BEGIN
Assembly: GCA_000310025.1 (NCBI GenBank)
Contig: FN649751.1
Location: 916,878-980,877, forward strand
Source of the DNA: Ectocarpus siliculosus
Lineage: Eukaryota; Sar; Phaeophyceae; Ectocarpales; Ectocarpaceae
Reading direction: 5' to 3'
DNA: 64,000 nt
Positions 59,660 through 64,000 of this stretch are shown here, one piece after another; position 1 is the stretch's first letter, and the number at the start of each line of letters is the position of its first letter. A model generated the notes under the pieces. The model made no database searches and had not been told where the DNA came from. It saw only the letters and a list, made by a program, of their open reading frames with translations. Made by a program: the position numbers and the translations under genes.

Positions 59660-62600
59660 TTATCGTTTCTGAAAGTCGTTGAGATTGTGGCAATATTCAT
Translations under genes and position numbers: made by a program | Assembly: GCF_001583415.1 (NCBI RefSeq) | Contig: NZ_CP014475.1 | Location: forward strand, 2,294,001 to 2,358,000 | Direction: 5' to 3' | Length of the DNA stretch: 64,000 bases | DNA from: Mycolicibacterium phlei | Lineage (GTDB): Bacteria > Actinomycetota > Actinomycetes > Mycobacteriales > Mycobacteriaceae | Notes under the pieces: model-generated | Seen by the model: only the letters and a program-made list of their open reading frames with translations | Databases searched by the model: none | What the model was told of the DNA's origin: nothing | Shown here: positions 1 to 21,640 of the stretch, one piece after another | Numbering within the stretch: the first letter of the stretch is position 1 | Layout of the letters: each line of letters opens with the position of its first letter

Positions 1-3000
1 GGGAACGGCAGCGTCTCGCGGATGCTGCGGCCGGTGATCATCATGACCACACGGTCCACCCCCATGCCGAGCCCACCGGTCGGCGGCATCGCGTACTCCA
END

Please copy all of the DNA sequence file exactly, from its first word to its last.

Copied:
Assembly: GCA_000310025.1 (NCBI GenBank)
Contig: FN649751.1
Location: 916,878-980,877, forward strand
Source of the DNA: Ectocarpus siliculosus
Lineage: Eukaryota; Sar; Phaeophyceae; Ectocarpales; Ectocarpaceae
Reading direction: 5' to 3'
DNA: 64,000 nt
Positions 59,660 through 64,000 of this stretch are shown here, one piece after another; position 1 is the stretch's first letter, and the number at the start of each line of letters is the position of its first letter. A model generated the notes under the pieces. The model made no database searches and had not been told where the DNA came from. It saw only the letters and a list, made by a program, of their open reading frames with translations. Made by a program: the position numbers and the translations under genes.

Positions 59660-62600
59660 TTATCGTTTCTGAAAGTCGTTGAGATTGTGGCAATATTCAT
Translations under genes and position numbers: made by a program | Assembly: GCF_001583415.1 (NCBI RefSeq) | Contig: NZ_CP014475.1 | Location: forward strand, 2,294,001 to 2,358,000 | Direction: 5' to 3' | Length of the DNA stretch: 64,000 bases | DNA from: Mycolicibacterium phlei | Lineage (GTDB): Bacteria > Actinomycetota > Actinomycetes > Mycobacteriales > Mycobacteriaceae | Notes under the pieces: model-generated | Seen by the model: only the letters and a program-made list of their open reading frames with translations | Databases searched by the model: none | What the model was told of the DNA's origin: nothing | Shown here: positions 1 to 21,640 of the stretch, one piece after another | Numbering within the stretch: the first letter of the stretch is position 1 | Layout of the letters: each line of letters opens with the position of its first letter

Positions 1-3000
1 GGGAACGGCAGCGTCTCGCGGATGCTGCGGCCGGTGATCATCATGACCACACGGTCCACCCCCATGCCGAGCCCACCGGTCGGCGGCATCGCGTACTCCA